A Dangerous Spot - 27 East


Southampton Press / Opinion / Letters / 1547776

A Dangerous Spot

A Dangerous Spot

Call me stupid — you are right — but I’m glad it was me who sank into soft or “quick” sand at Havens Beach, so that I may warn the public.

Every day is different at Havens Beach, and I want to know the moods of the beach, so I went there in the middle of the storm on October 10, at low tide in the morning. A strong wind was coming from the north, driving waves and, I learned, soft sand onto the beach, especially where the dreen water meets the bay water.

I started to walk across the beach at the edge of the bay water, where the dreen water enters the bay, and didn’t make it. I sank in the sand up to just below my kneecaps and couldn’t move. No one was on the beach, and I was out of sight of people in a couple of parked cars.

Fortunately for me, I had a walking stick with a broad, blunt end, which I used to balance myself as I slowly worked to free one leg after the other, and again. I then walked the full length of the beach and encountered no further dangerous accumulation of soft sand.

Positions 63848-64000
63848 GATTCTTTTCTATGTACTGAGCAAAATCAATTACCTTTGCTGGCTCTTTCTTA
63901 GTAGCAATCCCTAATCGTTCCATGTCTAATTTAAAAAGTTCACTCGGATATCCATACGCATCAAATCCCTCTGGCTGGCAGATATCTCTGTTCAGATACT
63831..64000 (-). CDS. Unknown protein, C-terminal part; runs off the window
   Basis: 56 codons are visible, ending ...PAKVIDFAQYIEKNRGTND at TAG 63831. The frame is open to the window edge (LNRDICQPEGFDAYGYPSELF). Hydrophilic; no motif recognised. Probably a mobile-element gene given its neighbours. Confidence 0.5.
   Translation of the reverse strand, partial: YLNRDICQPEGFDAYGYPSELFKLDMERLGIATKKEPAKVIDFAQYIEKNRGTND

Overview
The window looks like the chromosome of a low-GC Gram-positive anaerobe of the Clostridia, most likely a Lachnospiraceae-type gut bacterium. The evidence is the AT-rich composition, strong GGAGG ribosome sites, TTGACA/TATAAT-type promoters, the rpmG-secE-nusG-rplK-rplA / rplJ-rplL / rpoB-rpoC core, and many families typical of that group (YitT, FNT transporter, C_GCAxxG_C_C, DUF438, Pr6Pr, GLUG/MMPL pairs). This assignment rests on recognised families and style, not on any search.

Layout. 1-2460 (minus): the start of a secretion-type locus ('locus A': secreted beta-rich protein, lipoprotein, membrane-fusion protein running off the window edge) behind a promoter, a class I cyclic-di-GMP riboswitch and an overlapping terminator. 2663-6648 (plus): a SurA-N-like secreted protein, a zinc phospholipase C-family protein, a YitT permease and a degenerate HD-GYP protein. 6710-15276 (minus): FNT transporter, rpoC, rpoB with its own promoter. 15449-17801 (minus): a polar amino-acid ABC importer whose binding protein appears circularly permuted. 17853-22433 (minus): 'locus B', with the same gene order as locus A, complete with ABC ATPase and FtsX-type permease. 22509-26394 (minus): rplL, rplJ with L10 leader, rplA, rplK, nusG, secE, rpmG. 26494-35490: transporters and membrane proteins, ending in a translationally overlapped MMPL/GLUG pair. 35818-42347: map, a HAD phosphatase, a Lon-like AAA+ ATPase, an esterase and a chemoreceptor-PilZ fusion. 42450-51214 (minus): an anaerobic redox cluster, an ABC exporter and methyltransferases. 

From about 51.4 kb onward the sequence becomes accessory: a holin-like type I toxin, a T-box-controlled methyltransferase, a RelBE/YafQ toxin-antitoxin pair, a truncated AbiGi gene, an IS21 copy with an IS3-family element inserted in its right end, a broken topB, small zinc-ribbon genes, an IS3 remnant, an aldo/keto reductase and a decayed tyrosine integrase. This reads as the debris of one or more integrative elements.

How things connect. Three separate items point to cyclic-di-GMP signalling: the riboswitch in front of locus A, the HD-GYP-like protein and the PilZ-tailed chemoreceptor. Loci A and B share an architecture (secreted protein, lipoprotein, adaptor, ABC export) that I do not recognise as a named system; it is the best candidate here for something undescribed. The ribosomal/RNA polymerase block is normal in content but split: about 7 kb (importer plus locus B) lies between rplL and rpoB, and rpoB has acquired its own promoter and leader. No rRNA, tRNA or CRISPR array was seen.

For decades, soft beach sand has been deposited in the bay where dreen water excavates sand from the beach as it travels over it and carries the sand into the bay. There, it is often soft, and waders and myself have said they may lose their balance or tell of an animal becoming stuck.

My experience may be extreme, but with the agreed-to plan to widen the dreen pipe, more water will be passing through the system, at a faster rate. This plan also includes the cutting of phragmites, which will further increase the speed of water through the system.

I fear excelled erosion of beach soft sand to the bay and its consequences.

A partial solution: Don’t cut the phragmites.

Jean Held

Sag Harbor


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